By Adam Levin
NEW YORK (Credit.com) -- So what's it worth to you to prevent worldwide economic collapse, or even a major interruption of essential services such as power or water?
These are not hypothetical questions. Nor will they be caused by the Eurozone disaster, a double-dip recession, the disintegration of institutions deemed "too big to fail" or government spending run amok.
I am talking about cybergeddon -- the endgame of cyber warfare, a concept well-worn in national security organization conference rooms and the situation rooms of nations around the globe. It is somewhat newer to the front page of The New York Times, which has recently featured several investigative reports about Stuxnet and Flame, two potent worms created for international espionage that got loose and went viral.
We all know the hackers are out there. That's not going to change. The question is, can we change the dynamic? Or more to the point, can we hire them -- a whole lot of them? Simply put, how much should nations pay to build a cyber army (civilian and military) of "white hat" hackers and talented computer security experts with the skills to out-hack or "out-code" the legions of nation state-sponsored or politically motivated cyberterrorists sworn to destroy our way of life?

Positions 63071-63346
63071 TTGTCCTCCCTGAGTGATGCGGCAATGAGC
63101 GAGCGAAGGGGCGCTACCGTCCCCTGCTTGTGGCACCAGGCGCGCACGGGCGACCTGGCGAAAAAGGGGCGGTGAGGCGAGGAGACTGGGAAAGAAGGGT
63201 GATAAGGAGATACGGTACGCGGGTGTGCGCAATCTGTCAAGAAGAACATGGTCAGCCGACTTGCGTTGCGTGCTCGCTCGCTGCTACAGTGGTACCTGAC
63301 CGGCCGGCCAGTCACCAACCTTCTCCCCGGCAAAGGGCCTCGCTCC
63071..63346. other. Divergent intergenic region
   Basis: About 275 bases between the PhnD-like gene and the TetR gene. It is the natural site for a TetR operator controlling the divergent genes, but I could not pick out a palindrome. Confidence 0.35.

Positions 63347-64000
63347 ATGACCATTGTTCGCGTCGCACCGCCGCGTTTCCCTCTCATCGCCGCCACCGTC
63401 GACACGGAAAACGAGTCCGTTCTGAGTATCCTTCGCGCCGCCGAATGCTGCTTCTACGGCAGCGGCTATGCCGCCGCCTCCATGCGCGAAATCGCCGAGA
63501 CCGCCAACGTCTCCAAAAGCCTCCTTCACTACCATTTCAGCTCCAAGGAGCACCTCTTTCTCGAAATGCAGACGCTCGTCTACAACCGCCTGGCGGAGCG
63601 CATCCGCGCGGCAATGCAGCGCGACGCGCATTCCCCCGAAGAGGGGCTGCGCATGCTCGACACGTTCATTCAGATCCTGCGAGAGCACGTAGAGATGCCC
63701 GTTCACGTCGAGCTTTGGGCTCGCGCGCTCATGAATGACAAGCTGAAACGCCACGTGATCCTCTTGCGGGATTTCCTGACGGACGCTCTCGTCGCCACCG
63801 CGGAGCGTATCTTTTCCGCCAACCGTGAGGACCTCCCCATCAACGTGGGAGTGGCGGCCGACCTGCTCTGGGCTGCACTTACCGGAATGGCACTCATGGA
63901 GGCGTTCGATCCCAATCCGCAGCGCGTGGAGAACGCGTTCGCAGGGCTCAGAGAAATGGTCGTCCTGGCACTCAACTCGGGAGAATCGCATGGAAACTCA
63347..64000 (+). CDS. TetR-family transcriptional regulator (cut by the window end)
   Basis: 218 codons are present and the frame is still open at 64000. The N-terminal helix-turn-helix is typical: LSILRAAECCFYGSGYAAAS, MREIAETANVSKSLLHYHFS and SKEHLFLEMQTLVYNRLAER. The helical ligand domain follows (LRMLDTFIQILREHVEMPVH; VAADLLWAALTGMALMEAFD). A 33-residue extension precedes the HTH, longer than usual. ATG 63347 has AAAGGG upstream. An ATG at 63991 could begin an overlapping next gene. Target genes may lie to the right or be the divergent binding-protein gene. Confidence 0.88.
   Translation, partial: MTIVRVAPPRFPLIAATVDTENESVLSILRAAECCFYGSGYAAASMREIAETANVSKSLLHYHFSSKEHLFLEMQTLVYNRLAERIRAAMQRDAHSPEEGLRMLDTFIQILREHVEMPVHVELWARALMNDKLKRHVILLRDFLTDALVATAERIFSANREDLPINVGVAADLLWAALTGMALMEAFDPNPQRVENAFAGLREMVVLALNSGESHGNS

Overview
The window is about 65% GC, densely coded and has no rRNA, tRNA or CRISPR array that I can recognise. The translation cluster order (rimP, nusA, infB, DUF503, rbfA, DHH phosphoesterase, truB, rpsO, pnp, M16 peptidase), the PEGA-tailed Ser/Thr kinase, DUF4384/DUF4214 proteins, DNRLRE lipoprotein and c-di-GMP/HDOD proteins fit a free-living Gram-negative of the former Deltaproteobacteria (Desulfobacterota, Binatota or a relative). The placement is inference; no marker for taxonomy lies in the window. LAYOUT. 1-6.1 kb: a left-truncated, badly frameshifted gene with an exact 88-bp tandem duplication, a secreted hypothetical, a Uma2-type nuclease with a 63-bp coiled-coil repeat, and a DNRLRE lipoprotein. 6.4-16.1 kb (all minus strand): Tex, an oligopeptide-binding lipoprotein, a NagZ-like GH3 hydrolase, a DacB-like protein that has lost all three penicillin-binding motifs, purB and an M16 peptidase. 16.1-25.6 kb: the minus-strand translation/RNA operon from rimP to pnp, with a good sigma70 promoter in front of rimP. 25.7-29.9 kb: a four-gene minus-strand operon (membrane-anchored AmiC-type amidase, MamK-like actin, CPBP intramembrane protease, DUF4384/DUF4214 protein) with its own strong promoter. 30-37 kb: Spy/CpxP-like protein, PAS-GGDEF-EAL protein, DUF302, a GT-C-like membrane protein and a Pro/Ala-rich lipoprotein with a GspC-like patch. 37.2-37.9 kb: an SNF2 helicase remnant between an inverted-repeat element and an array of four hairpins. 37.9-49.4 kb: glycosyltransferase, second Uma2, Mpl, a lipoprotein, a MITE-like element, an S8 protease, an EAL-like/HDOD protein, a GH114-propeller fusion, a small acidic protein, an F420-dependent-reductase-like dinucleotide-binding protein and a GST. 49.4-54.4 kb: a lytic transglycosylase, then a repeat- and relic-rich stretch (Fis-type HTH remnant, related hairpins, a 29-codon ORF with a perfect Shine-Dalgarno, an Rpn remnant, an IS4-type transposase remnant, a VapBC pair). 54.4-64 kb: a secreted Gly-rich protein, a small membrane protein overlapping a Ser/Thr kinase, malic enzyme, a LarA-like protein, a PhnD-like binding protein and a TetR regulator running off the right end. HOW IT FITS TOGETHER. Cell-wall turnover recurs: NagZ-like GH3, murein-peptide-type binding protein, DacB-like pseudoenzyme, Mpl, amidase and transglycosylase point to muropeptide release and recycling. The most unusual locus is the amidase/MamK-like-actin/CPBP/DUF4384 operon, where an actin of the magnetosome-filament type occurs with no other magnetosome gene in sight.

Everywhere we turn, there are reports of public- and private-sector breaches and compromised data. The SEC requires publicly traded companies disclose data breaches, especially when intellectual property is stolen. Even when the forces of good arguably get it right, unintended consequences and leaks jeopardize the results.